I agree that you should make sure she knows this isn't going to happen too - so far something has always turned up, and she might secretly think it will again. And it might, from her DH's side of the family, but there's no reason for you and your siblings to lose your savings/financial security in order to stop her having to be a grown up.

pootlebug Sun 25-Nov-12 16:07:19

What everyone else said. And I wouldn't be buying any assets from her either - if she has an asset she can sell she can sell it on the open market via ebay / auction / whatever route. If you and your other sister buy it you are too likely to be guilt tripped into paying more than market value for it (because she will almost certainly think it is worth more than it is), then selling something you never really wanted anyway at a loss.

I agree that spelling out clearly now that in no circumstances will you or other sister give or lend any money in the future is a good idea - so if at the back of her mind that is her get-out clause, she'll have to rethink. Sadly I think you're right and she won't modify her behaviour until forced to.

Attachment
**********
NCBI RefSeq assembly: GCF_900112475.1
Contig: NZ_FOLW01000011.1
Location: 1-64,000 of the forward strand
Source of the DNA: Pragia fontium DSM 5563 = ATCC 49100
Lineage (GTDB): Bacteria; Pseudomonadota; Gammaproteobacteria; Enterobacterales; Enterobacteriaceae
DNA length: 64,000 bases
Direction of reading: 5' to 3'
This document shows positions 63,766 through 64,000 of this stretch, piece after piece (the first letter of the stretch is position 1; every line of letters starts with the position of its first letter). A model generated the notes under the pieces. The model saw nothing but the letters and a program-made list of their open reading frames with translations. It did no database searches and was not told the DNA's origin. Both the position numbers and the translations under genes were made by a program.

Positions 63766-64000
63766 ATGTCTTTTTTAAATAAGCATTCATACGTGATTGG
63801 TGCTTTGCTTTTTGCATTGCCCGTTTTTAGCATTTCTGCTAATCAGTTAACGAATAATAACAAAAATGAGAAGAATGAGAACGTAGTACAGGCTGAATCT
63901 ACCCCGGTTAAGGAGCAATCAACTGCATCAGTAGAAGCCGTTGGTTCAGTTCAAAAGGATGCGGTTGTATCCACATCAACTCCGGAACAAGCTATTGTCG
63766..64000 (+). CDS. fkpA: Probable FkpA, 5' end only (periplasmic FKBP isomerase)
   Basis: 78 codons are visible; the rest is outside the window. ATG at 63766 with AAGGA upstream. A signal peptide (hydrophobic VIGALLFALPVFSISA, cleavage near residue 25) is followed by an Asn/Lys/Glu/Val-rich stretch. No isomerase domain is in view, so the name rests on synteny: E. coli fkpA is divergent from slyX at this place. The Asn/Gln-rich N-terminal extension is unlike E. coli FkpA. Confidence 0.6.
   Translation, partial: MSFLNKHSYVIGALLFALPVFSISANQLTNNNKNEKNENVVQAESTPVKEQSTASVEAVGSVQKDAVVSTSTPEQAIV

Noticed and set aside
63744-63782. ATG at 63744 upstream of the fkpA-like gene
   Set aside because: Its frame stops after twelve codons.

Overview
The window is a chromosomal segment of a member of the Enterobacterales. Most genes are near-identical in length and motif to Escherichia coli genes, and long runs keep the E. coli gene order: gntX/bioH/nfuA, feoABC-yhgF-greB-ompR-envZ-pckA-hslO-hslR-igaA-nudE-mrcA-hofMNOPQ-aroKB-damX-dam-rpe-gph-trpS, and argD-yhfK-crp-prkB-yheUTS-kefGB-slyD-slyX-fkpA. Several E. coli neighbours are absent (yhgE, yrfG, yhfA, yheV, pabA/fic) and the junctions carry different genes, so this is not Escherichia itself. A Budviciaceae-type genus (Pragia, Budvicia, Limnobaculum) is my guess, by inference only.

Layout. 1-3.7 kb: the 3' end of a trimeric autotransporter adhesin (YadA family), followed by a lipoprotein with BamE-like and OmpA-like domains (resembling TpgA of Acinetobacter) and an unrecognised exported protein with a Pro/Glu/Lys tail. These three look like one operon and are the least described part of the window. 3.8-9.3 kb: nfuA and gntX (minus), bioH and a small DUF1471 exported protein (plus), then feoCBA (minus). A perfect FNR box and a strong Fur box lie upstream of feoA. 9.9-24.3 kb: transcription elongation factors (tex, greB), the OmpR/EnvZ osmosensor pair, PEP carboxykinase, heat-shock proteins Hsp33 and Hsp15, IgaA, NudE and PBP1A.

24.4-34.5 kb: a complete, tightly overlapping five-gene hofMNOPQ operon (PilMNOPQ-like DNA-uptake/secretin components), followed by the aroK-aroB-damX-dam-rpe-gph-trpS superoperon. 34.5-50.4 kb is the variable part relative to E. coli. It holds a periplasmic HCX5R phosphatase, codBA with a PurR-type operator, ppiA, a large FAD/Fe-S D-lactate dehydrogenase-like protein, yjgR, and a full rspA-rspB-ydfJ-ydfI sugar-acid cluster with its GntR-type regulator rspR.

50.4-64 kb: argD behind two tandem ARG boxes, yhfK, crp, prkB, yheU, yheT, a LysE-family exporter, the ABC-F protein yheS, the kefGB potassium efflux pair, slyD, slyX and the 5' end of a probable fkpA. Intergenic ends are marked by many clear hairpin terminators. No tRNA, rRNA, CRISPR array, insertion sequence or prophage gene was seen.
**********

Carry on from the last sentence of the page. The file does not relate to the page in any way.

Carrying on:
Blu Sun 25-Nov-12 16:19:30

Tie your savings up in a long term scheme where you cannot get it out. While she seems hell bent on spending every penny that comes her way, including your money, given half a chance, you seem very over involved. She has a DH, he is the person she is now front line family with. If they, adults with the ability to earn good money, get themselves into predictable difficulty, what does it have to do with you?

Why would you even need to ask if you should help your sister to squander even more money at the expense of your Own family and children?

Earlybird Sun 25-Nov-12 16:35:03

Thanks for advice.

At this point, frugal sister and I are not involved other than as listeners - and we are horrified at what seems inevitable.